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Posts Tagged ‘thyroid and infertility’

When thinking of infertility, everyone turns to women who don’t have children. But what happens in those cases when a women already has a child, or two and is going through years of pain and anguish from being unable to conceive again?

Inability is generally measured as no success after one year of trying if you’re under 35, or six months of trying if you’re over 35. It can be caused by reductions in fertility due to age or there can be a variety of reasons for secondary infertility.

Thyroid problems play a big part in this, an STI, or ovarian cysts. And lets not overlook that woman’s tubes can be blocked after the previous delivery.

Doctors take this issue lightly, or at least they did. If after years of trying women goes into unexplained miscarriage she is sent home with little or no explanation. The easiest way to explain is always “a generic disorder”. But no one ever explains what causes it in healthy couples.

Today more than 80% of American women suffer from thyroid problems, starting as early as teen years. Only 30% are treated with medication and are provided help. For the remaining 50% there are unexplained health problems that can cause:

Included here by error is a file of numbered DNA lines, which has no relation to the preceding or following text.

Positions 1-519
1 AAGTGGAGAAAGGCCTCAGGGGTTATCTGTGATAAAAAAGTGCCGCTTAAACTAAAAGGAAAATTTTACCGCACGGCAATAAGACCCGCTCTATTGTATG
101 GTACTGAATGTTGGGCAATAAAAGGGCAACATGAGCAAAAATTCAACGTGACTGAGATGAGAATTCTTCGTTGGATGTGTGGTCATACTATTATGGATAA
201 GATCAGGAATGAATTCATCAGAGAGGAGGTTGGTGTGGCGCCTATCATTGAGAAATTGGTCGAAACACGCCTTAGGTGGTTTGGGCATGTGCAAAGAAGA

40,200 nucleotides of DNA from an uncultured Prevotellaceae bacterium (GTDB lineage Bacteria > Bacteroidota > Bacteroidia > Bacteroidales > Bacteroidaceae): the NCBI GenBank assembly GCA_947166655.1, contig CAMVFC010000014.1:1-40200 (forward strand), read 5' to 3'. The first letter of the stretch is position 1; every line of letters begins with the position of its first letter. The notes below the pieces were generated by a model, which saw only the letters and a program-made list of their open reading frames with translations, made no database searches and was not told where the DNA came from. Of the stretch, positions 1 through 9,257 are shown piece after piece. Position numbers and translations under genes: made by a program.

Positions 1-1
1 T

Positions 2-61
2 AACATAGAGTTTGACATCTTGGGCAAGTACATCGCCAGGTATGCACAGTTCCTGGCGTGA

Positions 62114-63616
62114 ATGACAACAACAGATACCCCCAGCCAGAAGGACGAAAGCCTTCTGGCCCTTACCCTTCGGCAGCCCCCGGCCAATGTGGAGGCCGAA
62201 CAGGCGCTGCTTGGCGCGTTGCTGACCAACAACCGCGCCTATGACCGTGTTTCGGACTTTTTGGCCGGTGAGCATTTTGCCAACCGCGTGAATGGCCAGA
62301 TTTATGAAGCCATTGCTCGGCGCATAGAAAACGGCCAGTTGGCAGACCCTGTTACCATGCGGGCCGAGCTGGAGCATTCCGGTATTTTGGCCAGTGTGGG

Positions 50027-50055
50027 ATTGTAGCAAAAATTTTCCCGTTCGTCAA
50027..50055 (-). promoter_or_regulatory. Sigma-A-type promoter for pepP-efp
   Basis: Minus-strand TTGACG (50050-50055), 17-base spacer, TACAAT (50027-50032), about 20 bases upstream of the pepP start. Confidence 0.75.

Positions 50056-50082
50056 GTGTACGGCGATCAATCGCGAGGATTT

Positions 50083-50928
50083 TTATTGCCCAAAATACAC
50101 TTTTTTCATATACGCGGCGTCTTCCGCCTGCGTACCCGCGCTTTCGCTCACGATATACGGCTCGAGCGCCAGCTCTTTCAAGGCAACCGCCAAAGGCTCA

Unexplained female problems (tumors, fibroids, ovarian cysts, endometriosis, PMS, cramps, (dysmenorrhea), amenorrhea, female cancers, spontaneous abortion, cyclic seizures, dry vagina and infertility), weight problems (usually high, sometimes low), gallbladder disease (six times higher in women with excess estrogen or on birth control pills or ERT), heart disease, cancer, colon problems, low blood sugar, attention deficit disorder (ADD), adrenal exhaustion from excess secretion of adrenaline, and osteoporosis (from excess estrogen leading to excess adrenaline and then to excess cortisol), depression.